A perforated eardrum, or if you have had a perforation in the last 18 months. Previously had problems with irrigation, such as pain in your ear or severe dizziness/vertigo. Have a discharge of mucus from your ear or have had an ear infection in the preceding two months. Have recurring or persistent infections in your ear canals. You have had any ear surgery (apart from cases of extruded grommets which had come out at least 18 months beforehand) or had a middle ear infection (otitis media) in the past six weeks.

ear-irrigationEar wax removal via microsuction is a very safe method of ear wax removal. It uses a suction machine attached to a metal probe to suck out debris that is in the ear canal. Microsuction is a very effective method of ear wax removal for those patients who have had previous ear surgery or malformation of the ear and ear canal as it does not use any water to break down the obstruction reducing the risk of any infection resulting from the procedure. The procedure is quite comfortable but can be quite loud at times and patients can find that they have a temporary threshold shift in their hearing for a matter of 30 minutes or so after the procedure has finished. If a patient suffers from tinnitus they may prefer to have irrigation to reduce the risk of exacerbating their tinnitus during the procedure.

 

Ear wax removal via instrumentation is the removal of an obstruction from an ear canal by effectively pulling it out. It is a completely dry method of removal and is utilised for both biological obstructions (ear wax) and removal of foreign bodies. By inserting the probe into the obstruction or behind the obstruction it can be safely and effectively removed. Depending on the consistency and location of the obstruction it may not be suitable to remove all types of obstructions from an ear canal.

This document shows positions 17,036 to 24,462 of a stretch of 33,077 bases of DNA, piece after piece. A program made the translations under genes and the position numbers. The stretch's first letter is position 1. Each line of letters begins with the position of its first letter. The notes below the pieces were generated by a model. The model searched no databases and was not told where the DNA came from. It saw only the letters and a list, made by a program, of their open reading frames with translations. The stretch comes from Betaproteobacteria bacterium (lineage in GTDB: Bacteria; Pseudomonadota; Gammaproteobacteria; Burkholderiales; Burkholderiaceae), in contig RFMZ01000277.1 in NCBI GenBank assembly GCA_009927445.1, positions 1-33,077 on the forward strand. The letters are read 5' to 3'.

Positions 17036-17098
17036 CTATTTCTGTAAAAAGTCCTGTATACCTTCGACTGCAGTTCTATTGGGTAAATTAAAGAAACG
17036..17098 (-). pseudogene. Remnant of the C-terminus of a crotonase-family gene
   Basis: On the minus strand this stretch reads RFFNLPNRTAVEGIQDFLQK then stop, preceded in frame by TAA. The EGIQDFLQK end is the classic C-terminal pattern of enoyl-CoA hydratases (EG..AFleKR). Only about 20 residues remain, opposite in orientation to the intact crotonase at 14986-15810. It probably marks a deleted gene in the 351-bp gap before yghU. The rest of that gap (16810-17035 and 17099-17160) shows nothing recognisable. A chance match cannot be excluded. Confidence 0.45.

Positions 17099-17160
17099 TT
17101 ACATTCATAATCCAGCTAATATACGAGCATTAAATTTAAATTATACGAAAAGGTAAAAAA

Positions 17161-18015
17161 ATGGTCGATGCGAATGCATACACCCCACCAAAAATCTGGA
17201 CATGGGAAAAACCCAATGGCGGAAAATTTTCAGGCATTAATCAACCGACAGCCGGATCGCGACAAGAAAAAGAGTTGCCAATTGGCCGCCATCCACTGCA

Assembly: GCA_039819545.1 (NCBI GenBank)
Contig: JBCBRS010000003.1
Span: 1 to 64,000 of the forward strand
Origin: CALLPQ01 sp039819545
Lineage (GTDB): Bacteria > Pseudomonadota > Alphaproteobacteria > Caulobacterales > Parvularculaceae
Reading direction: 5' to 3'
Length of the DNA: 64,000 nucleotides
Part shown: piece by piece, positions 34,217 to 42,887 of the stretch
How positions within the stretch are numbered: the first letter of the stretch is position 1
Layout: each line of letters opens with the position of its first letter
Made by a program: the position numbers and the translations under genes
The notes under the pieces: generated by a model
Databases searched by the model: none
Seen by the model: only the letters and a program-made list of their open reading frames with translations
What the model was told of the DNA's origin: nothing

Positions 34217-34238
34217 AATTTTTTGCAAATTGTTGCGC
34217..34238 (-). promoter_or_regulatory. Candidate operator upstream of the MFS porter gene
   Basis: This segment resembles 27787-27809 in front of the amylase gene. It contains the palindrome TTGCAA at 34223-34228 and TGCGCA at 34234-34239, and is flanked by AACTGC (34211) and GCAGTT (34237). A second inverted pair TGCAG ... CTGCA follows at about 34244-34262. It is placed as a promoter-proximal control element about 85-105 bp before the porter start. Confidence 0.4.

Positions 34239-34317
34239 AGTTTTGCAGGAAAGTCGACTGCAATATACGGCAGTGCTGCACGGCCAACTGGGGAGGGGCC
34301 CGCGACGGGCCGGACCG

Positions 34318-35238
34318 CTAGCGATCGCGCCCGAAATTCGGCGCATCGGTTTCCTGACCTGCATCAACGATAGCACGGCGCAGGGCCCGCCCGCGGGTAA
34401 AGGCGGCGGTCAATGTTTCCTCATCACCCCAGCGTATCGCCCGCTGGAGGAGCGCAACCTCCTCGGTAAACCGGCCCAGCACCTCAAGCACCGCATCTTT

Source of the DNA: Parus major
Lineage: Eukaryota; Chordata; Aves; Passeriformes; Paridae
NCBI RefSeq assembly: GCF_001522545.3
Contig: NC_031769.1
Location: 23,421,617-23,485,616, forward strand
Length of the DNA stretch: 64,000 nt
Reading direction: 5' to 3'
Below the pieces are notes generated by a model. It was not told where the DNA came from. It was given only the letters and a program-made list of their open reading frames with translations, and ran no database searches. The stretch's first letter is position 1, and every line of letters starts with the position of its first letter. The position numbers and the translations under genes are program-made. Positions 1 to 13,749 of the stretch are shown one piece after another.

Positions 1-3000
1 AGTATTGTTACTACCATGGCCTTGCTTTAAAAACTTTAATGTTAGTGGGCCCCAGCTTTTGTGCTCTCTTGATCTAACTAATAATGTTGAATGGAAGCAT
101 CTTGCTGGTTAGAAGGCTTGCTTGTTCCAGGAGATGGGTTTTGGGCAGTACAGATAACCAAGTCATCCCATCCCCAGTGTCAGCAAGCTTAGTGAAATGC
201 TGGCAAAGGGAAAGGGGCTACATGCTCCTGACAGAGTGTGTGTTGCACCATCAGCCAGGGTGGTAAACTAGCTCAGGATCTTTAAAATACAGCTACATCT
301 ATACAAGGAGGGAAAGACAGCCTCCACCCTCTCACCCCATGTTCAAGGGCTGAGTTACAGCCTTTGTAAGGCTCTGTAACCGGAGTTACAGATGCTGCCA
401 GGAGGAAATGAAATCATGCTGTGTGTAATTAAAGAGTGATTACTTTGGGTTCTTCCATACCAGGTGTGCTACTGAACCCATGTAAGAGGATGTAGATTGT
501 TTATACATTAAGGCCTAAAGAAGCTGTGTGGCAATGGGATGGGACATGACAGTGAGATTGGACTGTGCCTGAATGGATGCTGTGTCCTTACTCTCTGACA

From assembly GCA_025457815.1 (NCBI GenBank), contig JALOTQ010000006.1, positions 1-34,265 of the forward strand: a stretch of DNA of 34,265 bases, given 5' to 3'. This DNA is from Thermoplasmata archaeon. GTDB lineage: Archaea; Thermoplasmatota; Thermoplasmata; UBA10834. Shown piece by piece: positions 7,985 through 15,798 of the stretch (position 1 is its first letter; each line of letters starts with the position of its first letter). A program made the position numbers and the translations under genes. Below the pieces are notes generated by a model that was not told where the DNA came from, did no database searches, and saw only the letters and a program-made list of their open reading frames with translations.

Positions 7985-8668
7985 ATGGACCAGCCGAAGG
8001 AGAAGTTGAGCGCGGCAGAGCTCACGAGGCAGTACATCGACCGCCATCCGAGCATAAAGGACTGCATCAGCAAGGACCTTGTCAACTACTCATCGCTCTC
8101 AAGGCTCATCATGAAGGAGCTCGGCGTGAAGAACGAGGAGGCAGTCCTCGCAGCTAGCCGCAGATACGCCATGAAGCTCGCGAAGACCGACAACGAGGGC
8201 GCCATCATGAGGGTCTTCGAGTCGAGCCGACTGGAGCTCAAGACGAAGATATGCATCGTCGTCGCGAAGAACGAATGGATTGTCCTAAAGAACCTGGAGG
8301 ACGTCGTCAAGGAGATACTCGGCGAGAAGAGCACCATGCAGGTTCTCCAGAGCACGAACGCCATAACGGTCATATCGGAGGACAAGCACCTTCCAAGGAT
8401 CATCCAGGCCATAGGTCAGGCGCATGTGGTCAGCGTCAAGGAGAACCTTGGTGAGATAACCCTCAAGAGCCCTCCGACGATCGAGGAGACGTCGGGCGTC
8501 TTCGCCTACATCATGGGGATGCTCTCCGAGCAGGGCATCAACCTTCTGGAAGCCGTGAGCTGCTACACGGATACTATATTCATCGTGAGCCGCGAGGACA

Do Ear candles work? In short – NO!

According to the American academy of Audiology, there is no scientific evidence that ear candling pulls out debris from the ear canal. Scientific measurements of the ear canals before and after the procedure show no reduction in earwax. Researchers even found an increase in wax due to wax being deposited by the candles.
In a study published in the Iranian journal of otolaryngology, scientists noted the experience of 33-year-old woman who attended an ear clinic because of pain inside her ear. After doctors examined her, they found a yellowish mass in the ear canal. She mentioned that she had recently undergone an ear candling procedure at a massage centre. Doctors determined the mass was formed from candlewax that had dropped into her ear. When they removed it, the woman’s symptoms went away.

While there is no reliable evidence showing any benefits of ear candling, there are many showing its potential risks and harms.
Risks include – burns, perforated eardrums, ear canal blockages that require surgery, burns to the face, outer ear, eardrum, and inner ear. Candle wax falling into the ear causing a plug or inner ear damage, damage to the eardrum and hearing loss associated with a blockage or trauma.

At Cotswold hearing we strongly advise against the use of ear candling. In the UK the National Institute for Health and Care Excellence or NICE advise the use of ear candles has no benefit in the management of earwax removal and may result in serious injury and as such ear candling should never be used in the management of ear wax.